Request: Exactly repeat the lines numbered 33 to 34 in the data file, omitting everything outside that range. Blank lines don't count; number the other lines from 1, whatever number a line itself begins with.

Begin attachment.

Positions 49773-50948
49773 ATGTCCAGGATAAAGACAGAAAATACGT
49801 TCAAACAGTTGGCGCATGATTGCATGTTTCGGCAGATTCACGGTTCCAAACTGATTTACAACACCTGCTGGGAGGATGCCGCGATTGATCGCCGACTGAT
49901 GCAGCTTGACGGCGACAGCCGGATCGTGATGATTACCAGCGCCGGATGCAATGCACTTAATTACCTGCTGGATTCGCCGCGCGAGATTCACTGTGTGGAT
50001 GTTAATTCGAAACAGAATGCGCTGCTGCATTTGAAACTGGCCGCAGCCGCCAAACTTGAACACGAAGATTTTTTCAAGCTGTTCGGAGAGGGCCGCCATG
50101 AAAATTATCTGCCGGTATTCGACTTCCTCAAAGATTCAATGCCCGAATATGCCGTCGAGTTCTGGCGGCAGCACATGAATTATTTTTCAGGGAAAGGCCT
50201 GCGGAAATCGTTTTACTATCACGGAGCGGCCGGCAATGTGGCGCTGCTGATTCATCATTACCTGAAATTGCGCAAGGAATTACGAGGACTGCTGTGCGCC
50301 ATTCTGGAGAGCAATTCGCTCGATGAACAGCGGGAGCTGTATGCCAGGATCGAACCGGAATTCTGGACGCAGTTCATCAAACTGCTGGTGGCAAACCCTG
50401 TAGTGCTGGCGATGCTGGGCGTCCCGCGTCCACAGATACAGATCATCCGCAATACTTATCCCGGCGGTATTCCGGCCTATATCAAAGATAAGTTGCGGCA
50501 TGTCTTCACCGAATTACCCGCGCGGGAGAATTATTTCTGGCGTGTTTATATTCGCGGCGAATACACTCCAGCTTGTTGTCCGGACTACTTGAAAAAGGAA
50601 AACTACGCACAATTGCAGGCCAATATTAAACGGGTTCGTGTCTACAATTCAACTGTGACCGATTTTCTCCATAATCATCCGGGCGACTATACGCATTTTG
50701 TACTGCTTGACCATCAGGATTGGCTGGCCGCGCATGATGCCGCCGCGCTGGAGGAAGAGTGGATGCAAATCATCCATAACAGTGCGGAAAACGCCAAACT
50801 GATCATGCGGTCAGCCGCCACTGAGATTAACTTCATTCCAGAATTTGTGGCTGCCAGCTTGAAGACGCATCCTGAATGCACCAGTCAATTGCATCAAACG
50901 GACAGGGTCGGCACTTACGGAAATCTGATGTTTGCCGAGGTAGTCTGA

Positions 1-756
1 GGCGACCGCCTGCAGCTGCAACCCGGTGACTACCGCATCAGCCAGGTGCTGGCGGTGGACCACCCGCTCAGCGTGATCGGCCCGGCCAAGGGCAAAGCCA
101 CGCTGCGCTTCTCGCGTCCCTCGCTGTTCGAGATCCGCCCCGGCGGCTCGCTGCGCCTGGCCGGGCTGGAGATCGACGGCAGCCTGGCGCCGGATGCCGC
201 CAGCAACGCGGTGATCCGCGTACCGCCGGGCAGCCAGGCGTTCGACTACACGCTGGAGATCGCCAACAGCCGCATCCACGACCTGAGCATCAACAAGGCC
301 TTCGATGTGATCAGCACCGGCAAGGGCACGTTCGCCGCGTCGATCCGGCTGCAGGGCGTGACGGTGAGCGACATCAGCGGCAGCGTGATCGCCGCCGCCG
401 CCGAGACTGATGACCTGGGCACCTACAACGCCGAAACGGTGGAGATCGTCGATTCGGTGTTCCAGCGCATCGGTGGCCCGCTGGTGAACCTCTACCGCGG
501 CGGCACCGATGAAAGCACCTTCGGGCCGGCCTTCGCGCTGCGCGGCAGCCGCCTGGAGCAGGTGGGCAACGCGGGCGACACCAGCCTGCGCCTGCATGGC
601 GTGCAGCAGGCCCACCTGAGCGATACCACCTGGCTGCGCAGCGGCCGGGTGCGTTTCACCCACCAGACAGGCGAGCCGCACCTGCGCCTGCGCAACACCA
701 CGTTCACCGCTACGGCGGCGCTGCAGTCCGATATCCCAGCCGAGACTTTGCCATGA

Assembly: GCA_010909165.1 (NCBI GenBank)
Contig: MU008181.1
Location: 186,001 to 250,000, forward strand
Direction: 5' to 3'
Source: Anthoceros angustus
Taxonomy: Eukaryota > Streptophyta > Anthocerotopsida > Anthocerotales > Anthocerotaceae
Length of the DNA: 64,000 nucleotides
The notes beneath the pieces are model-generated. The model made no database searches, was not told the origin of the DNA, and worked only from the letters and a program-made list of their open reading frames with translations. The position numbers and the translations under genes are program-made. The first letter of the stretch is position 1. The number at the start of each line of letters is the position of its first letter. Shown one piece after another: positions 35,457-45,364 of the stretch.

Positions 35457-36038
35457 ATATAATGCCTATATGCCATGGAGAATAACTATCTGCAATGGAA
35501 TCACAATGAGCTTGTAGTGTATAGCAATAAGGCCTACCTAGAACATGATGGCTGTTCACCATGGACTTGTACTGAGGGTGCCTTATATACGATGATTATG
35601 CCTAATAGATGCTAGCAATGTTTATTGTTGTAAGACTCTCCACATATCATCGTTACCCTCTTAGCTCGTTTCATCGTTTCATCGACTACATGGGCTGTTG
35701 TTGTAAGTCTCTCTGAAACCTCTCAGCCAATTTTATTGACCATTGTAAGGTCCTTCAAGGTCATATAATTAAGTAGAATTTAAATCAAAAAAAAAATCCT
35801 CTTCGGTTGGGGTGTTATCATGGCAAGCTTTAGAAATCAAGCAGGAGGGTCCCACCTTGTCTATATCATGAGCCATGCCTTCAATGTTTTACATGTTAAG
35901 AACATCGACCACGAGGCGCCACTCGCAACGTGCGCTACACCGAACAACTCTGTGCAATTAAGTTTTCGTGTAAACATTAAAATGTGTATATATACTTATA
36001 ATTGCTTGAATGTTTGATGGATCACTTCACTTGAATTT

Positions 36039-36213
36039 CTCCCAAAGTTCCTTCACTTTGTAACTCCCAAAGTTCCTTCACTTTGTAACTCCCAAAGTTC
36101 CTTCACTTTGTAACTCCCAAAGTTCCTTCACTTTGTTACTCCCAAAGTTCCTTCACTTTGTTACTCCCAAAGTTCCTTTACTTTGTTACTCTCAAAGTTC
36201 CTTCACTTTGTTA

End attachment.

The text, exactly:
35457 ATATAATGCCTATATGCCATGGAGAATAACTATCTGCAATGGAA
35501 TCACAATGAGCTTGTAGTGTATAGCAATAAGGCCTACCTAGAACATGATGGCTGTTCACCATGGACTTGTACTGAGGGTGCCTTATATACGATGATTATG